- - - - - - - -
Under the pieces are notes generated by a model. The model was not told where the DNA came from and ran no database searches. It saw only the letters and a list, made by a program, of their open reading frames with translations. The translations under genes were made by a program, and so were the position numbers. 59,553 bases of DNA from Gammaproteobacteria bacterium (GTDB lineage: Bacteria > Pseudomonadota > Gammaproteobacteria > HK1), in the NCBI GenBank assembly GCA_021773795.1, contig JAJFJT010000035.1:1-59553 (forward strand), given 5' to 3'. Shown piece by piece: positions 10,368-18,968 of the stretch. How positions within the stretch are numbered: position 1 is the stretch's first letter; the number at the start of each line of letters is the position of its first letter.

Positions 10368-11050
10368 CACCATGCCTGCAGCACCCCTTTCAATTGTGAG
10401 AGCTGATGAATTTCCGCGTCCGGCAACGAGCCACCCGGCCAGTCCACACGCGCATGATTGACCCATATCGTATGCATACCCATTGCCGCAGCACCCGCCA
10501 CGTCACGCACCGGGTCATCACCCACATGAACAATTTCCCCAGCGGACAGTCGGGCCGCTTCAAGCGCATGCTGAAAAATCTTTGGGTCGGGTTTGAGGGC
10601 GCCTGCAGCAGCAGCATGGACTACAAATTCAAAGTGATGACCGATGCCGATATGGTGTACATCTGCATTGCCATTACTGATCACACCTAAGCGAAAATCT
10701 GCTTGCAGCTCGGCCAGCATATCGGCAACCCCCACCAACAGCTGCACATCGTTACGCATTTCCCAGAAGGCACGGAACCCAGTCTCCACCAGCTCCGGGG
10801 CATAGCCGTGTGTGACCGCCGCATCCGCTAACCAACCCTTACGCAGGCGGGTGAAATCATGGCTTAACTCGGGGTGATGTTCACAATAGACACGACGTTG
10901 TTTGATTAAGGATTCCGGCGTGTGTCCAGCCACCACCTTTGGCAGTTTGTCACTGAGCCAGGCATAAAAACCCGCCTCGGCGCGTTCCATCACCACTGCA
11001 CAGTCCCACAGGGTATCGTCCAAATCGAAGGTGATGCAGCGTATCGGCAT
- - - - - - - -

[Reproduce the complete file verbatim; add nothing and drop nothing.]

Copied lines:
Under the pieces are notes generated by a model. The model was not told where the DNA came from and ran no database searches. It saw only the letters and a list, made by a program, of their open reading frames with translations. The translations under genes were made by a program, and so were the position numbers. 59,553 bases of DNA from Gammaproteobacteria bacterium (GTDB lineage: Bacteria > Pseudomonadota > Gammaproteobacteria > HK1), in the NCBI GenBank assembly GCA_021773795.1, contig JAJFJT010000035.1:1-59553 (forward strand), given 5' to 3'. Shown piece by piece: positions 10,368-18,968 of the stretch. How positions within the stretch are numbered: position 1 is the stretch's first letter; the number at the start of each line of letters is the position of its first letter.

Positions 10368-11050
10368 CACCATGCCTGCAGCACCCCTTTCAATTGTGAG
10401 AGCTGATGAATTTCCGCGTCCGGCAACGAGCCACCCGGCCAGTCCACACGCGCATGATTGACCCATATCGTATGCATACCCATTGCCGCAGCACCCGCCA
10501 CGTCACGCACCGGGTCATCACCCACATGAACAATTTCCCCAGCGGACAGTCGGGCCGCTTCAAGCGCATGCTGAAAAATCTTTGGGTCGGGTTTGAGGGC
10601 GCCTGCAGCAGCAGCATGGACTACAAATTCAAAGTGATGACCGATGCCGATATGGTGTACATCTGCATTGCCATTACTGATCACACCTAAGCGAAAATCT
10701 GCTTGCAGCTCGGCCAGCATATCGGCAACCCCCACCAACAGCTGCACATCGTTACGCATTTCCCAGAAGGCACGGAACCCAGTCTCCACCAGCTCCGGGG
10801 CATAGCCGTGTGTGACCGCCGCATCCGCTAACCAACCCTTACGCAGGCGGGTGAAATCATGGCTTAACTCGGGGTGATGTTCACAATAGACACGACGTTG
10901 TTTGATTAAGGATTCCGGCGTGTGTCCAGCCACCACCTTTGGCAGTTTGTCACTGAGCCAGGCATAAAAACCCGCCTCGGCGCGTTCCATCACCACTGCA
11001 CAGTCCCACAGGGTATCGTCCAAATCGAAGGTGATGCAGCGTATCGGCAT